There are many ways to cultivate your creativity and your writing, but there is a shortlist of things that professionals find helpful (see the list below). At the same time, everyone is unique, and what other people have done might not necessarily work for you. So with creative habits it’s important to experiment, to make some discoveries about your own style. Overall, I have a few suggestions.

Read More

Find time to read every day. Replace some of your media consumption (YouTube, playing video games, and so on) with reading – maybe an hour, maybe two hours a day if you can. Or perhaps just half an hour, or 15 minutes. It depends on you, and on how much you want to make the time. Five minutes a day is not enough to develop the habit of reading. More is better.

And your reading should come from a place of enthusiasm, right? You need to want to read. So, choose something you want to read and see what happens. I read about an hour a day, sometimes a couple of hours a day if I’m not super busy. That’s typical for someone who reads a lot.

Find Wonder

Allow yourself moments of stillness and quiet in which interesting things can happen. So much of life goes by unnoticed. We’re just going through the motions, getting things done, doing the same thing over and over again. We all do this. But if we slow down a bit, look around, and become more attentive – sometimes we make fantastic discoveries. One way we can do this is to use our phones less. So, when you’re in a lineup waiting for a coffee, or waiting for a bus, or whatever, don’t scroll on your phone every time. See what happens if you just stand there, look around, and notice what other people are doing. Get curious about what you see around you. Be attentive to the small things, the small moments, the experiences that are happening all the time but which we just rush through.

If you can, if you want to do this in a more substantive way, then go to a park, sit on a bench, put your phone away, and just look around for half an hour. See what happens. The first time you do this, it might make you pretty anxious. We’re not used to slowing down in this way. But try it. You may discover something new and fascinating.

Commit Time to Writing

This is obvious, right? I know that as a student, much of the writing that you do is done the night before an assignment is due – right at the last minute, when you run out of time. That’s okay; it’s part of the student experience for many people. But writing tends to benefit from a slower speed, from time that is carved out of daily life. Dedicated time when you can be in the moment, when you can focus on doing things right. What we find among professional writers is that they often write every day, sometimes for two or three hours. That’s a lot to work up to. You could start in a more modest way. You could try to take half an hour, three or four times a week.

It’s best to do this in the morning (for most people, not everybody). When you get up and you’re fresh, and the day has not yet exerted its momentum upon you, and you’ve got a bit of time before the speediness of modern life takes you out of yourself – that’s a good time to write. You don’t have to get up at five in the morning or meditate for an hour before writing. You can if you want, if it helps. Getting up early is particularly popular among professional writers (see the list below), but it may not suit you. You can just get up, not check your email or your texts, not check the news, and before you do anything else other than make a cup of coffee – you write for a bit.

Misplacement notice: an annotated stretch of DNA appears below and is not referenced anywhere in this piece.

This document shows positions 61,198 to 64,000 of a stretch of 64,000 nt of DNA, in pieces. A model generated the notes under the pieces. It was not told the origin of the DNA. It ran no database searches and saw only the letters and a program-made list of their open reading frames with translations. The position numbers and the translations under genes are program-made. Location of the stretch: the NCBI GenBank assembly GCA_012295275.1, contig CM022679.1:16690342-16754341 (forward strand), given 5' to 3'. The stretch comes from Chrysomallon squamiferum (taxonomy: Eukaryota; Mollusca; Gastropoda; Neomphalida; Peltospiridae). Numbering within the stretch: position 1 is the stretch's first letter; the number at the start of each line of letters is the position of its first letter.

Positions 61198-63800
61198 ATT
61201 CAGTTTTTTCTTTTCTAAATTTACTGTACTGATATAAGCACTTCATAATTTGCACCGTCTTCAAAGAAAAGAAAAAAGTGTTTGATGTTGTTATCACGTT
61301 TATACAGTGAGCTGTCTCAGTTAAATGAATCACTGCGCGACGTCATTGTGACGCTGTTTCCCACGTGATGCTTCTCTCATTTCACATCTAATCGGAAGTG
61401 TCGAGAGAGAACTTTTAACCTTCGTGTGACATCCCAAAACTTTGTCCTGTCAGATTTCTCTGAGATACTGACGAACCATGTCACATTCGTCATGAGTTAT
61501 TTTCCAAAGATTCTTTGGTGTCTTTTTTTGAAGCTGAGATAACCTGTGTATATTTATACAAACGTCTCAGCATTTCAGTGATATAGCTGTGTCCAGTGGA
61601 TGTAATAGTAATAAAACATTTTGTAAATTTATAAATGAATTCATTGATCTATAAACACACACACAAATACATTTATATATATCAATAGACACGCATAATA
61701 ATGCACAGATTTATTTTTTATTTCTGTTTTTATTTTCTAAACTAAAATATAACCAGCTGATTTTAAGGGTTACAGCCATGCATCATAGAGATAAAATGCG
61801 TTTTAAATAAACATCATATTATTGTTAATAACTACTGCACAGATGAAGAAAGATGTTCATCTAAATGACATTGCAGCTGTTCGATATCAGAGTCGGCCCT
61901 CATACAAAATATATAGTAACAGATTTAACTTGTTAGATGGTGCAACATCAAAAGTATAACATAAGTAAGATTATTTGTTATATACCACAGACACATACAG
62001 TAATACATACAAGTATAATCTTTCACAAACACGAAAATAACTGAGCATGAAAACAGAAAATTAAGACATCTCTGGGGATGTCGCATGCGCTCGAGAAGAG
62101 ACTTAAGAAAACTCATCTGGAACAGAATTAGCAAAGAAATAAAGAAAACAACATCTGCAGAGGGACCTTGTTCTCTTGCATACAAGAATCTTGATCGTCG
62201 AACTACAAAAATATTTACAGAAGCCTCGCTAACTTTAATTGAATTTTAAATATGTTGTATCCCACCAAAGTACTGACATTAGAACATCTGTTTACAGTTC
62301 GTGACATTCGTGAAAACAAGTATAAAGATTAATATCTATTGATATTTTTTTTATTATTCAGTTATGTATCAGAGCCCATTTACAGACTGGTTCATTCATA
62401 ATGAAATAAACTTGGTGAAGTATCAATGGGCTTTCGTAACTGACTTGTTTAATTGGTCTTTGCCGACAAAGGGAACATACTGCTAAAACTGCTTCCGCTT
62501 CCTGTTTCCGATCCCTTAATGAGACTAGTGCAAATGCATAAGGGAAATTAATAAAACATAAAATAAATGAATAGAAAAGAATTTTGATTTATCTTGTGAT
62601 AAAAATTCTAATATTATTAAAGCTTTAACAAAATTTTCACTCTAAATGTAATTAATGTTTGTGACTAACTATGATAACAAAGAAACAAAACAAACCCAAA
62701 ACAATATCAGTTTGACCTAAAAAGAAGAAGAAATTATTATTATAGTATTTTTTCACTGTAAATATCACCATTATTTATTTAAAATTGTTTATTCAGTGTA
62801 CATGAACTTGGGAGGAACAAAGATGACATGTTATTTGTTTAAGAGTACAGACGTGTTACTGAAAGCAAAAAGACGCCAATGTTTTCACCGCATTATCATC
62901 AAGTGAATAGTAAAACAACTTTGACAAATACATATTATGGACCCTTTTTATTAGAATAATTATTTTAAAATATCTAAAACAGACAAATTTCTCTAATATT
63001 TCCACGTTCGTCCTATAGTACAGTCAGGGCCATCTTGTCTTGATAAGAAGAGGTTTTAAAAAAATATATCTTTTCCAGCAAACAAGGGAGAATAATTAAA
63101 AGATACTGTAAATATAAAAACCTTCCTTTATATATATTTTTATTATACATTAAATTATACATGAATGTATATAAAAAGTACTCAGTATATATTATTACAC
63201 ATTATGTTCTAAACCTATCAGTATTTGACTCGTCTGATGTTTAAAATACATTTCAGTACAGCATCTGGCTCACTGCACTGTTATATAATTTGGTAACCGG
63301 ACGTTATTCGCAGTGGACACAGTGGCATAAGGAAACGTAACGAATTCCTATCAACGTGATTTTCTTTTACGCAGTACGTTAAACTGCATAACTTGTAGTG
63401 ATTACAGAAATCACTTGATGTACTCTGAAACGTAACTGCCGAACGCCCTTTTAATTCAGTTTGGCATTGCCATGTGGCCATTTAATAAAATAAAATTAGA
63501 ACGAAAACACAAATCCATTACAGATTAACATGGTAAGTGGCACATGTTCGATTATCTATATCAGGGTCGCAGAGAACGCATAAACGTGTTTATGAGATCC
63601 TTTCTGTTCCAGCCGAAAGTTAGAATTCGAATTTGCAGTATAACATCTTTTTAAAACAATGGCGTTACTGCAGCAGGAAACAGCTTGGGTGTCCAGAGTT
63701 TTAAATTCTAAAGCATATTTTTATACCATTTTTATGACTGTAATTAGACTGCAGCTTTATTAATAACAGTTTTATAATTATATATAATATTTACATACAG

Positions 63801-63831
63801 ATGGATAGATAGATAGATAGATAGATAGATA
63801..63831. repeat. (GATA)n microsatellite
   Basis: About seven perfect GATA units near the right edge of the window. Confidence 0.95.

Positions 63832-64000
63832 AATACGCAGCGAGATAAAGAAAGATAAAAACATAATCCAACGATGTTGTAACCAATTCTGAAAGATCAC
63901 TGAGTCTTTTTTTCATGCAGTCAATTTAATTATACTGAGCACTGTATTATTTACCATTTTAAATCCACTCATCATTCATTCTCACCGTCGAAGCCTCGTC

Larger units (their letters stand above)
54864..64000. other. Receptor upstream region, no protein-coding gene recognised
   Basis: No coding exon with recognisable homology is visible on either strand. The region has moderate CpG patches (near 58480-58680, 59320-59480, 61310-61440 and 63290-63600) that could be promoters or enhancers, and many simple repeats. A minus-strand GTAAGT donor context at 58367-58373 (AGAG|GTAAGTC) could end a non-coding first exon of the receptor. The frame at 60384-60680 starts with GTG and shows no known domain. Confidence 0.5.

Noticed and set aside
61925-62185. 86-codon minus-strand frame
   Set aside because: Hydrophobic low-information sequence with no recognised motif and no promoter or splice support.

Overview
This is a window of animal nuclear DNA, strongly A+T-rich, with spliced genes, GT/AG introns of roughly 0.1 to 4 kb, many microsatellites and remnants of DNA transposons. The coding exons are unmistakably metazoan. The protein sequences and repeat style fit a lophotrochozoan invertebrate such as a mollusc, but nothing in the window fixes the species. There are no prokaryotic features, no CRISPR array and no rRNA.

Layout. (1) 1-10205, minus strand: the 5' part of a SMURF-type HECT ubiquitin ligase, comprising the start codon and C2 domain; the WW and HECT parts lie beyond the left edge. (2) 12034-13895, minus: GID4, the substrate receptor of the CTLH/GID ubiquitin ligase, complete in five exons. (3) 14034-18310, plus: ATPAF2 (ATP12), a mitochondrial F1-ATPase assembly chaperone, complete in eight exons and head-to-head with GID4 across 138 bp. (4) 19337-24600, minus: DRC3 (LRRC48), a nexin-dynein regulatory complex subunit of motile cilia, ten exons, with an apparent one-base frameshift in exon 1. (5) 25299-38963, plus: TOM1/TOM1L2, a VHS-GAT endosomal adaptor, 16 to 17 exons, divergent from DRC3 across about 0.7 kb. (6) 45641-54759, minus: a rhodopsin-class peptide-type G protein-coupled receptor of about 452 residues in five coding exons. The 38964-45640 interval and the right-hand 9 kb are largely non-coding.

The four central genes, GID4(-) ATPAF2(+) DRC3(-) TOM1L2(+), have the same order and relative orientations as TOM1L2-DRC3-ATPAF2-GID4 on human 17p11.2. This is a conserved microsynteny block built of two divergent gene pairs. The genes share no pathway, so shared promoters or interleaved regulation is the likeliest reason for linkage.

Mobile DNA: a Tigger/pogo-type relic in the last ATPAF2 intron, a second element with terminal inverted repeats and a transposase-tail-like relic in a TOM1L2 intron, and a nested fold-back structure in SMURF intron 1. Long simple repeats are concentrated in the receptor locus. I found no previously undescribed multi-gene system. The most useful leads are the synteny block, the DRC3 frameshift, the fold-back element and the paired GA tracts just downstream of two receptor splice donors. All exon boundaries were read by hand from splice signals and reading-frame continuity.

Aim for half an hour at the start. Don’t worry about how much you write. I might only write a hundred words in half an hour. Not very much. That’s fine. Speed is not the goal. Quality is the goal. Go as slow as you need. Don’t rush. Take it slow, one sentence at a time. (Watch the video on editing for more on this.) Let the words build themselves. And if you don’t get more than a couple of sentences in a half-hour of morning writing, that’s okay. Keep going the next day. Eventually, after maybe a couple of weeks, you’ll get into a rhythm. And that rhythm will speed up over time. And you’ll find yourself writing more.

Writing is a skill and a habit like any other. It takes time to adjust, to get used to it. But if your goal is to write more, and to write better, do these three things: read more, slow down, and write. If you start with these three adjustments, you maximize the chances that your writing will improve. (Probably your life will improve, too.) Give it a go.

Famous Writers and Their Habits

To Prepare

Ernest Hemingway — Sharpen pencils.
Willa Cather — Read the Bible.
Thomas Wolfe — Walk.
Wallace Stevens — Walk (to work).
James Horan — Commute (on the ferry).
Agatha Christie — Wash dishes.
Friedrich Schiller — Draw the (red) curtains.
Edgar Allen Poe — Position cat on shoulder.
Toni Morrison — Rent hotel room, remove pictures.

Position and Posture

Virginia Woolf — Standing
Ernest Hemingway — Standing
Philip Roth — Standing
Nathaniel Hawthorne — Standing
Lewis Carroll — Standing
Thomas Wolfe — Standing (leaning over the top of the fridge)
Mark Twain — In bed
Truman Capote — In bed
Eudora Welty — In bed
Paul Bowles — In bed
Henry David Thoreau — In bed (in the dark)


Anthony Trollope — Early morning (5am)
Paul Valery — Early morning (5am)
Daniel Boorstin — Early morning (5am)
Toni Morrison — Early morning (5am)
Katherine Anne Porter — Early morning (5am)
Eudora Welty — Early morning (5am)
Aldous Huxley — Morning
Henry Miller — Morning
Thomas Mann — Morning
Pablo Neruda — Morning
P.G. Wodehouse — Afternoon/early evening

It is wise to have not simply a set time for writing — it need not be daily and yet be regular — but also a set ‘stint’ for the day, based on a true, not vainglorious estimate of your powers. Then, when you come to a natural stop somewhere near the set amount, you can knock off with a clear conscience.